</ semi off topic>
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post #1975 of 2223 Old 10-16-2011, 02:48 PM
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As far as lower power consumption, I'm sure it'll balance out to mere dollars per year. I did a power survey at my last job, and came to the conclusion that our older Pentium 4 systems (the most power hungry ones we have) cost about 510 dollars a year to power 30 of them in a lab (school district) for 7 hours a day, 181 days a year. That breaks down to 16-17 dollars per system per year. Now, compare that to Atom systems and it's more like 2 dollars a year for each box. If you have 2,000 systems like we did, it holds more water, but one single HTPC sucking up some extra watts isn't something I'm going to sneeze at.

To me, lower power consumption has nothing to do with a couple of bucks on the electric bill, and everything to do with less heat being generated, and thus a quieter, easier to cool system. Similarly, the biggest advantage of not using a discrete video card is not having to cool the substantial extra heat a video card generates.

Using a Sandy Bridge and the onchip GPU is the easiest way to build a quiet, cool, low power system. If you're putting it in a closet or the like, that doesn't really matter.
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post #1976 of 2223 Old 10-16-2011, 06:32 PM
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To me, lower power consumption has nothing to do with a couple of bucks on the electric bill, and everything to do with less heat being generated, and thus a quieter, easier to cool system. Similarly, the biggest advantage of not using a discrete video card is not having to cool the substantial extra heat a video card generates.

Using a Sandy Bridge and the onchip GPU is the easiest way to build a quiet, cool, low power system. If you're putting it in a closet or the like, that doesn't really matter.

Hmmm very good points. I never really had an HTPC before so I was just defaulting to thinking that you guys were talking from a financial standpoint.

That said, I will be using a Micro ATX tower, however being that the tower is simple and jet black all over it'll blend nicely. Likewise, the motherboard I'm looking at has an integrated ATI HD 4250 card with HDMI out. Based on what I read, some users reported this was a good card to use with 1080 playback.

The board that I'm eyeing up is an AM2/AM2+/AM3, and the proc I have laying around is an X2 AM2 3800 Windsor 2.0ghz.

I wonder (and hope) this combo would be a solid setup. It would save me a lot of money as I have *everything* for this build except the board. If I were to get an SB build it would cost a lot more as I don't have any spare parts that would fit that build.

Think the integrated HD 4250 w/ the AM2 Athlon X2 2.0ghz proc would be a good match? Or should I ditch the idea and just spend the extra dough for something more and be done with it?
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post #1977 of 2223 Old 10-16-2011, 06:39 PM
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Hmmm very good points. I never really had an HTPC before so I was just defaulting to thinking that you guys were talking from a financial standpoint.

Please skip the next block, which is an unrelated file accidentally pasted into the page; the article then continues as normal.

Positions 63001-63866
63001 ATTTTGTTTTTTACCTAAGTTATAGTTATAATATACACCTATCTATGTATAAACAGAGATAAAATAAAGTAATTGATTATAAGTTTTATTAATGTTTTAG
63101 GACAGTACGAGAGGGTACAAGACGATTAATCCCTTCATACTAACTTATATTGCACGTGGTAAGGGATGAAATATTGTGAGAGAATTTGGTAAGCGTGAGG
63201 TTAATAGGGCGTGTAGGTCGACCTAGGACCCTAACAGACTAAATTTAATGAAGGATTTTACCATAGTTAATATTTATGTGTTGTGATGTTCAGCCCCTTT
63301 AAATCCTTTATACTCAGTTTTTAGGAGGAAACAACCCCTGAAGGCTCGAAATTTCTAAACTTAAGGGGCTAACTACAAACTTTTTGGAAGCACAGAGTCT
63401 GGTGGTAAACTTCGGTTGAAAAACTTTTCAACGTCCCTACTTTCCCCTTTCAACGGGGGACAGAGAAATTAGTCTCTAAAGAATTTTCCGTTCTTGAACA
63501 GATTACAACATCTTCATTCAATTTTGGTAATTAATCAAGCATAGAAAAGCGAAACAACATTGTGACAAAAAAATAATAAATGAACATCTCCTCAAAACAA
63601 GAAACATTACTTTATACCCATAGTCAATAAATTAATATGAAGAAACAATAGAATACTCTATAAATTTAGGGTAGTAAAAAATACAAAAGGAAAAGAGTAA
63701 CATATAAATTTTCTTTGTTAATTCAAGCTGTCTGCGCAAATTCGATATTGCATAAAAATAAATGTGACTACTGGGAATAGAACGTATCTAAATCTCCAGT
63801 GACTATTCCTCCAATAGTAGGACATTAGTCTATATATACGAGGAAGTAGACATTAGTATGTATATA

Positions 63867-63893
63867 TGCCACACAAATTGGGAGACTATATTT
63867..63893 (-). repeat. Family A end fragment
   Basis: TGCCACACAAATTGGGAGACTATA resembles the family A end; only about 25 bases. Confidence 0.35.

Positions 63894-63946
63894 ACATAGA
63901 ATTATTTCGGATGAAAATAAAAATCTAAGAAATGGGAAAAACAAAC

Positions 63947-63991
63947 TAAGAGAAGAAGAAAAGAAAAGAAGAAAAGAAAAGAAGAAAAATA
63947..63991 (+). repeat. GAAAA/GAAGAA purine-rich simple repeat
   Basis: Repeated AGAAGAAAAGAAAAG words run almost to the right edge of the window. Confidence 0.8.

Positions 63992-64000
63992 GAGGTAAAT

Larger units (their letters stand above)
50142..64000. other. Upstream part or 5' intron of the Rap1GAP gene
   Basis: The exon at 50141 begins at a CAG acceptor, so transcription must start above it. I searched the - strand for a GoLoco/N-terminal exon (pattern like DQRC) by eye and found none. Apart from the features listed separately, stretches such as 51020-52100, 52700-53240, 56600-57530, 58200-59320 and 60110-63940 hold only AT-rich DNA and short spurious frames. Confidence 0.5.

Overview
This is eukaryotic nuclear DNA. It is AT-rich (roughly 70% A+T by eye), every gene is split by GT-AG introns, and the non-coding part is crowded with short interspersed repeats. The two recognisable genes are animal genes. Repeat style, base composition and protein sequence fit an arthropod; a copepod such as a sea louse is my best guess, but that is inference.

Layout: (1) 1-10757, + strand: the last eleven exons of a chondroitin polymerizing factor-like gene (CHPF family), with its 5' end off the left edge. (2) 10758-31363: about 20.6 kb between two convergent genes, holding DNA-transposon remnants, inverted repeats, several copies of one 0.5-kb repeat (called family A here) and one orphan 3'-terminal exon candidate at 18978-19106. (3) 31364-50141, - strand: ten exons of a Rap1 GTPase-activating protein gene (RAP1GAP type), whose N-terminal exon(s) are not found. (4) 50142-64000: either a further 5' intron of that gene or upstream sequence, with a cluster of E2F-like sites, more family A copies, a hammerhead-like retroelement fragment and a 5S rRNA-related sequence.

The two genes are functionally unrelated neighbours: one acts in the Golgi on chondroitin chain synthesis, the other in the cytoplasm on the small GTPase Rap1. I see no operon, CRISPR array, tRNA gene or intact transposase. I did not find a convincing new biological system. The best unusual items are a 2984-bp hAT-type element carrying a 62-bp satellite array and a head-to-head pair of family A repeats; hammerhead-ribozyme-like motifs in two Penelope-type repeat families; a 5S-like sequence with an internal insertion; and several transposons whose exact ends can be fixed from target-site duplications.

That said, I will be using a Micro ATX tower, however being that the tower is simple and jet black all over it'll blend nicely. Likewise, the motherboard I'm looking at has an integrated ATI HD 4250 card with HDMI out. Based on what I read, some users reported this was a good card to use with 1080 playback.

The board that I'm eyeing up is an AM2/AM2+/AM3, and the proc I have laying around is an X2 AM2 3800 Windsor 2.0ghz.

I wonder (and hope) this combo would be a solid setup. It would save me a lot of money as I have *everything* for this build except the board. If I were to get an SB build it would cost a lot more as I don't have any spare parts that would fit that build.

Think the integrated HD 4250 w/ the AM2 Athlon X2 2.0ghz proc would be a good match? Or should I ditch the idea and just spend the extra dough for something more and be done with it?

The ATI 4xxx cards can't bitstream HD Audio. I would do with a 5xxx if you don't need/want 3D or get a NVidia 430 if you need 3D (I think the NVidia drivers are much better than ATI).

Its up to you about building new. If you have the money then I say go for it. If not then keep what you have.

Or better yet just get a card that you can use in either HTPC choice and try it with what you have. If it works then stay put for a while. If you aren't completely satisfied then use the card in your new build.


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post #1978 of 2223 Old 10-16-2011, 07:08 PM
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Oh, I didn't realize the 4xxx cards didn't do that. Hmm...

I suppose a GT430 is definitely in my future then, assuming that's the best bang for the buck.

Now in regard to the proc, that's another concern of mine. Any insight on that?
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post #1979 of 2223 Old 10-16-2011, 07:15 PM
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Why don't you list your entire current system. Maybe all you need is a new graphics card and don't need a new motherboard at all. Or do you not have a motherboard for that cpu?

You might want to consider starting a new thread and asking for help on this though. This is the Sandy Bridge/1155 thread, after all.
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post #1980 of 2223 Old 10-17-2011, 03:37 AM
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- Procesory Ivy Bridge - Core i7-3700K pouze 77W.
- Original article (Chinese)

IVB dual core is 55W. The current SNB QC is 95W, DC is 65W.